Visualizing the Sacred: Cosmic Visions, Regionalism, and the Art of the Mississippian World. GEORGE E. LANKFORD, F. KENT REILLY III, and JAMES F. GARBER (eds.). University of Texas Press, Austin, 2011. xviii, 357 pp., illus., map. $60.00 (hardcover), ISBN: 978-0-2-292-72308-5.
Following on the heels of the publication of Ancient Objects, Sacred Realms (Reilly and Garber, 2007), this is the second volume in the Linda Scheie series in Maya and pre-Columbian studies. Visualizing the Sacred continues the exploration and comparative analyses of Mississippian cultures, dating from AD 900 to 1600, and focuses upon the iconography and artifacts that extend throughout the Mississippi Valley and surrounding regions. The chapters in this volume are presented as interdisciplinary in nature, though the majority of contributing authors are scholars in anthropology and archaeology (there are two exceptions: one author is an executive director for an art publication and one is a professor emeritus of folklore).
The Mississippian culture is inherently complex with many variations locally and between regions. The editors admit that academic consensus seems to be impossible in defining the subject matter under one label. As it is now known, the "Mississippian Ideological Interactions Sphere" (MHS) has replaced its former description, the "Southeastern Ceremonial Complex" (SECC) because it has become clear that emergent iconographies, motifs, and themes located in core archaeological sites such as Cahokia, Moundville, and Etowah extended far beyond those sites and a southeastern United States context in general. The chapters in the volume address MllS-related topics from the middle to lower Mississippi Valley (central and upper Mississippi Valley seem to be subsumed), Cumberland Valley, Moundville, Etowah, and the upper Tennessee Valley.
In the introduction to the volume, Lankford provides a good historical overview of the how and the why for the MHS label, as well as its temporal and geographic spans. This effectively addresses a criticism of the first volume that articles were too widely scattered across the Midwest, Southeast, and Southwest to be cohesively meaningful. In addition, the methodology of the book emphasizes the use of ethnographic and historical accounts where possible and input from Native American religious leaders to assist in identifying meanings and thematic links between regions that comprise the Mississippian culture. This approach is more inclusive and seems a good faith effort to avoid the criticism often applied to archaeological interpretation of indigenous cultures made in exclusion of indigenous oral histories. Duncan provides an example of this approach by utilizing historical and ethnographic data on Osage cosmological myths to posit a hypothesis linking Osage influences to Mississippian iconography found at Spiro.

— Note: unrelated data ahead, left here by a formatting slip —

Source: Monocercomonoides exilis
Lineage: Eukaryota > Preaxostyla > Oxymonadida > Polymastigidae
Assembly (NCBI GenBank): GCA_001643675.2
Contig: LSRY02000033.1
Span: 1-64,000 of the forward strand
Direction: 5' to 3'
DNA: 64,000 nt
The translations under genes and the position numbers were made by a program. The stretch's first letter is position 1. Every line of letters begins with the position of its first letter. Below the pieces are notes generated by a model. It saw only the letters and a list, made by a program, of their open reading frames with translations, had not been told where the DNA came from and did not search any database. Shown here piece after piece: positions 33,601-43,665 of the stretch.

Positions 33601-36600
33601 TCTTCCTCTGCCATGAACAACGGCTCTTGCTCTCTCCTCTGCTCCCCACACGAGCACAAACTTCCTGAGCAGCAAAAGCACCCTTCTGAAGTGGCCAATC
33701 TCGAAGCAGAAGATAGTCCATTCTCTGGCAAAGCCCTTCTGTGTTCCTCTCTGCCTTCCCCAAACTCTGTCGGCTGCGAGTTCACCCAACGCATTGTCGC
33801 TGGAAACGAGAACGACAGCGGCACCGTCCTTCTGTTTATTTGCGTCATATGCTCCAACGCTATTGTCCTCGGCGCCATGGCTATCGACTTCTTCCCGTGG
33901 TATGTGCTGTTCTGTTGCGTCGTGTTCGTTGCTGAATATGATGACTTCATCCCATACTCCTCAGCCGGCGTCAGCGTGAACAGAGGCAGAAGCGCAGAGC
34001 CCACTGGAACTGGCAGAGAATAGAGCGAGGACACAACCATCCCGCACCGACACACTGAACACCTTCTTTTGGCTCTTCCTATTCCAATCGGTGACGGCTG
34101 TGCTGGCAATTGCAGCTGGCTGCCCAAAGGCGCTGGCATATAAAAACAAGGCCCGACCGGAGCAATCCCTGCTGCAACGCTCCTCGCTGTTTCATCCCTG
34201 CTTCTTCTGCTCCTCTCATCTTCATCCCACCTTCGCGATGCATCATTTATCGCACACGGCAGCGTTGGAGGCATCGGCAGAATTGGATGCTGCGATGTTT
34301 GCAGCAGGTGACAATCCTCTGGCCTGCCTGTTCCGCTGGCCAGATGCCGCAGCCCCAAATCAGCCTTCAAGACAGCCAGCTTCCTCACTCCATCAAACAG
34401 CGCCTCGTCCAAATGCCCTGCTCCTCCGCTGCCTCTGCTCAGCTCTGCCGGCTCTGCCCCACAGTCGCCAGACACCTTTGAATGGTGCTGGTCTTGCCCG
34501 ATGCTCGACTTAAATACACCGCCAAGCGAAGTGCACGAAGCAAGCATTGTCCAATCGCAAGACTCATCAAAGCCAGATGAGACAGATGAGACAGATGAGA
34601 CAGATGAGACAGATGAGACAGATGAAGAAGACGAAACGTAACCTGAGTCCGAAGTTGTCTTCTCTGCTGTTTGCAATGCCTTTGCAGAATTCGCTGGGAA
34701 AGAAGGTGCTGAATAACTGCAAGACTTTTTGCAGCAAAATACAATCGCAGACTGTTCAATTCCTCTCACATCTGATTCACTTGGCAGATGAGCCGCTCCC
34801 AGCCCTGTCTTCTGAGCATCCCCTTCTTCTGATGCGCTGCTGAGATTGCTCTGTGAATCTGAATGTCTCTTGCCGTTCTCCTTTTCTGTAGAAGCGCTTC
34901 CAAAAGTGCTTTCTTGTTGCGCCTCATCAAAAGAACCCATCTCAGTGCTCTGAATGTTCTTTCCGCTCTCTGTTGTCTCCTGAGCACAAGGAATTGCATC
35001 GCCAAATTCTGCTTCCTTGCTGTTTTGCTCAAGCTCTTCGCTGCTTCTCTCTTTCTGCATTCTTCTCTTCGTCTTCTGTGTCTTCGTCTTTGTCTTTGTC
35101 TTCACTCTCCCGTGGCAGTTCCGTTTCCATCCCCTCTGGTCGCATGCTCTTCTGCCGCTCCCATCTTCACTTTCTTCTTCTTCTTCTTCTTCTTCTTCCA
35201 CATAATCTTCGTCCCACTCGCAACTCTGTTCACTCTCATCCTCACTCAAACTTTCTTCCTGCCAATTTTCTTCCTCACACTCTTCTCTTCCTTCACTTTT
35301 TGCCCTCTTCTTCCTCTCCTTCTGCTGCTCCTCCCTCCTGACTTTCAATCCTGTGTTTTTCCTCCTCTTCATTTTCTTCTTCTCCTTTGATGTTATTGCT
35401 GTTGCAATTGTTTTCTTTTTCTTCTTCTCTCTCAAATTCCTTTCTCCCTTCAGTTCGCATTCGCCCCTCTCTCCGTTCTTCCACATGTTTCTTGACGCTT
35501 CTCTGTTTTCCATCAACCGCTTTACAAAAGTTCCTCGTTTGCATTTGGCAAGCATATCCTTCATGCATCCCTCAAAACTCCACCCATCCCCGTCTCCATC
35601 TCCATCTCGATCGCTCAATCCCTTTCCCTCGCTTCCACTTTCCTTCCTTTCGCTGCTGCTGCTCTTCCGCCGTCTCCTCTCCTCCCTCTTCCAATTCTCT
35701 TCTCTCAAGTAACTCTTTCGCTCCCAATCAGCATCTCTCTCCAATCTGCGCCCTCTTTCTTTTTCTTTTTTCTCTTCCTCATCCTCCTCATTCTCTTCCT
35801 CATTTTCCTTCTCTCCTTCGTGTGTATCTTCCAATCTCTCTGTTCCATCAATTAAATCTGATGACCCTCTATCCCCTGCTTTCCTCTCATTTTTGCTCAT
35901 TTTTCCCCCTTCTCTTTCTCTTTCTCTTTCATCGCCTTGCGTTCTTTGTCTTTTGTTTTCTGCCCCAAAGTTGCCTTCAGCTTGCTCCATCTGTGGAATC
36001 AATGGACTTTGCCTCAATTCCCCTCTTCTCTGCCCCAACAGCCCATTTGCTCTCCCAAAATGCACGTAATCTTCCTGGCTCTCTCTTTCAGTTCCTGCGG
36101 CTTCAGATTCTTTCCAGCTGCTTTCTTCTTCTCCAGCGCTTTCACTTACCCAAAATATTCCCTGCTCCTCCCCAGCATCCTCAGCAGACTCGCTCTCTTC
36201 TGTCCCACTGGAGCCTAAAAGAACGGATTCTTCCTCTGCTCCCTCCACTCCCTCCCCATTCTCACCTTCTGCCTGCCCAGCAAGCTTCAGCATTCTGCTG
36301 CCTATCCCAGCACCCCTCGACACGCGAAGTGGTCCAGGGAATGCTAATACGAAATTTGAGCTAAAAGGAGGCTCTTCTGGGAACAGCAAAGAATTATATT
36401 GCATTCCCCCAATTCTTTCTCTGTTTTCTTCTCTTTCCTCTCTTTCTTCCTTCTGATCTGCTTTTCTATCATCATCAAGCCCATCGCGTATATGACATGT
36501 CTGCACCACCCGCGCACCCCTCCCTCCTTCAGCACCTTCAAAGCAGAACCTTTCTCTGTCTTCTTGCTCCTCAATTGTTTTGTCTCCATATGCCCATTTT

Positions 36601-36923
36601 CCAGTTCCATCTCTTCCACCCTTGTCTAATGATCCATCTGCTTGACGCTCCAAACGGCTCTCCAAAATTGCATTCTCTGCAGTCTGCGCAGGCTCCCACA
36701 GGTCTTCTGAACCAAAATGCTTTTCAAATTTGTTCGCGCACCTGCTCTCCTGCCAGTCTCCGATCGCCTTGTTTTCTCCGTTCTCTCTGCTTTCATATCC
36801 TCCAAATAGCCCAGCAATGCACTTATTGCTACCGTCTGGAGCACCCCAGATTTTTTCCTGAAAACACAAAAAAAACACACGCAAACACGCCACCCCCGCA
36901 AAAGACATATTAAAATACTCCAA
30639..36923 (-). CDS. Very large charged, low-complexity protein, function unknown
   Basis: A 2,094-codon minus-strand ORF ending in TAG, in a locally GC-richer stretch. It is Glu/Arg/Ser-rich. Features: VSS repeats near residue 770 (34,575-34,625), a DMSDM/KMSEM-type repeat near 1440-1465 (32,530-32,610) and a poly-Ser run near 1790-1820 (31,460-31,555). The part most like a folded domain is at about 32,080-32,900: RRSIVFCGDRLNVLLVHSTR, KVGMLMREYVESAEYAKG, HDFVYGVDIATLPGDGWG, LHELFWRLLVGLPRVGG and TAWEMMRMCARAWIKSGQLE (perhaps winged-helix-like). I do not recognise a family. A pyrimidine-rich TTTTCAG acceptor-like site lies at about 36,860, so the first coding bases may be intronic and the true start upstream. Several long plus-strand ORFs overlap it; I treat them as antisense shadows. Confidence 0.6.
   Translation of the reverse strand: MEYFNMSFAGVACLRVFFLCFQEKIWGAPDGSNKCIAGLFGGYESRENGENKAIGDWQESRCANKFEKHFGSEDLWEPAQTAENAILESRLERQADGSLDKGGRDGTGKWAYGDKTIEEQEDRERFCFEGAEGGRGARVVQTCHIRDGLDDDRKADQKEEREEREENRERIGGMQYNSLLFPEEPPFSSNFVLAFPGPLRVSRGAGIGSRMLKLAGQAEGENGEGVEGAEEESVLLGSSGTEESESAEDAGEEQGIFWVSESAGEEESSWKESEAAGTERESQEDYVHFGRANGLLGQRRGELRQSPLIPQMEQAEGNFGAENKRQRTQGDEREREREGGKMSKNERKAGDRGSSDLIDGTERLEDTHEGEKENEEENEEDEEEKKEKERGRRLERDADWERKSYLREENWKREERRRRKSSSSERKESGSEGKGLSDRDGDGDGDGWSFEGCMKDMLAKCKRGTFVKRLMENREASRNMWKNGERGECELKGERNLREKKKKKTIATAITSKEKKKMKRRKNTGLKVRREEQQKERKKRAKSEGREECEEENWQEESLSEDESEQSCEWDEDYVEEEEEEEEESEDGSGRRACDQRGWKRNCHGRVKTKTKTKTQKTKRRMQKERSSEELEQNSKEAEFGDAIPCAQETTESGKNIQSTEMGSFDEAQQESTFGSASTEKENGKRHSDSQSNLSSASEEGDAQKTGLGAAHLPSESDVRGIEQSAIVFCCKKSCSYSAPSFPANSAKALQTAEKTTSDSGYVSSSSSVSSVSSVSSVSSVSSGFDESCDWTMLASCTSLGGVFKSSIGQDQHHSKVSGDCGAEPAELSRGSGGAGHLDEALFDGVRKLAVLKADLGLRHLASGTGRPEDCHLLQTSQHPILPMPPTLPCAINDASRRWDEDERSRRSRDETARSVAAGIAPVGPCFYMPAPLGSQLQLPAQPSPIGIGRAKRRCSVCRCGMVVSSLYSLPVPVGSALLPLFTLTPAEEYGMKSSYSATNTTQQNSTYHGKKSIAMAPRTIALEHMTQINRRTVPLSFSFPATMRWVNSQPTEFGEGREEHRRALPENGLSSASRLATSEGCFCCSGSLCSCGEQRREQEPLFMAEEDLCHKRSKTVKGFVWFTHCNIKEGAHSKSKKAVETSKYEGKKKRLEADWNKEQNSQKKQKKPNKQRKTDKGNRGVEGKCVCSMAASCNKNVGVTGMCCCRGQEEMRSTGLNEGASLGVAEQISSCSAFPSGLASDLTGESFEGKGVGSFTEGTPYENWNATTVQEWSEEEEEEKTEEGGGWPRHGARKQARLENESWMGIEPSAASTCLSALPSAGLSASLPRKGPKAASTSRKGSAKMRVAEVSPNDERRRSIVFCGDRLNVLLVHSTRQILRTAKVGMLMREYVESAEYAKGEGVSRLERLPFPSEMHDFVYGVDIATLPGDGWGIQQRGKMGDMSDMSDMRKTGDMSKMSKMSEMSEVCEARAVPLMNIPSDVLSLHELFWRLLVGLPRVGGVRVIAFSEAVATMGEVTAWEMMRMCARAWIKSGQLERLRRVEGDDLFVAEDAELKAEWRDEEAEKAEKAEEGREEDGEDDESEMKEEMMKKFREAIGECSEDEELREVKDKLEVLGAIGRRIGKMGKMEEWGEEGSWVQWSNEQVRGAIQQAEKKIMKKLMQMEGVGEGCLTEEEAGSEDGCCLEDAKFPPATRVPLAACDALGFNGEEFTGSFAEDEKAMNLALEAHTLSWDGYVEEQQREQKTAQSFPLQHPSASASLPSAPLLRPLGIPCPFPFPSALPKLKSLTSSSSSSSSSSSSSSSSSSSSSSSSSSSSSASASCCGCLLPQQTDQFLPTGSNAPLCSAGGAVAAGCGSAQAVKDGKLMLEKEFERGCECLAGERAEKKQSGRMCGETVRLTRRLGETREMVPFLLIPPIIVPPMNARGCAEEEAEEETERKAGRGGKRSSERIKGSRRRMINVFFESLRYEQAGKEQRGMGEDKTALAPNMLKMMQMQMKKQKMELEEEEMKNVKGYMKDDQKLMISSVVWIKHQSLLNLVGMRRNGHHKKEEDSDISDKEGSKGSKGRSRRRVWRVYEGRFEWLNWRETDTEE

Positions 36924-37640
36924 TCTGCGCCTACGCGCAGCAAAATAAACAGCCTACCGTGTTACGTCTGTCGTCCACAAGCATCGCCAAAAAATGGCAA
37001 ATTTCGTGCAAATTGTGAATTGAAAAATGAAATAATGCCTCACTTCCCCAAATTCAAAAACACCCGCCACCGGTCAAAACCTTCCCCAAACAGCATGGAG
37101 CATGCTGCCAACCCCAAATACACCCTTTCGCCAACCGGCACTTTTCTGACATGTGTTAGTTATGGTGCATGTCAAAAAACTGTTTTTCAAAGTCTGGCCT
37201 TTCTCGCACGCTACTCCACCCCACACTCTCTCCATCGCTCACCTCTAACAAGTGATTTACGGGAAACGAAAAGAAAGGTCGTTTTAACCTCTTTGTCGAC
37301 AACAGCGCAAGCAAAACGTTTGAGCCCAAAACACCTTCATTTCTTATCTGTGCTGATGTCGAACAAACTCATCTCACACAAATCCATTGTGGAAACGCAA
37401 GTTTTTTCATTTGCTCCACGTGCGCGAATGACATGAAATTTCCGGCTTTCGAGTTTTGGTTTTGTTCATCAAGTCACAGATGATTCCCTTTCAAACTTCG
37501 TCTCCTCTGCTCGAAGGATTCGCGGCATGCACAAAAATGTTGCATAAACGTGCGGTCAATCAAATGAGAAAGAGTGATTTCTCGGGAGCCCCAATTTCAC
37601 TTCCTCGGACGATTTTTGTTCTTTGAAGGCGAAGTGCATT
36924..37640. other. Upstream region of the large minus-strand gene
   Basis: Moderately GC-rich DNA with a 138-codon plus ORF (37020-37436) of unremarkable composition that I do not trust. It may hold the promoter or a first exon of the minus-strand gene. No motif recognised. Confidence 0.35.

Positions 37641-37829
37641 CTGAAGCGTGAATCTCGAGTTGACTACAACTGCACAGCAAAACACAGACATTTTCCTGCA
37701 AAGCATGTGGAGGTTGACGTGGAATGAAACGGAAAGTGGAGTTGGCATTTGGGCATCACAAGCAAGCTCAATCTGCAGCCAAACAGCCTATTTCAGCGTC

The philosophical and methodological approach of the book strives for contextual and regional variation rather than any attempt at "universalizing" iconographie images among the Mississippian cultures in order to link them together. For example, the comparative studies of raptor imagery found in Moundville and Etowah as presented by Lankford, King, and Reilly are very different and yet do not undermine one another's interpretations. …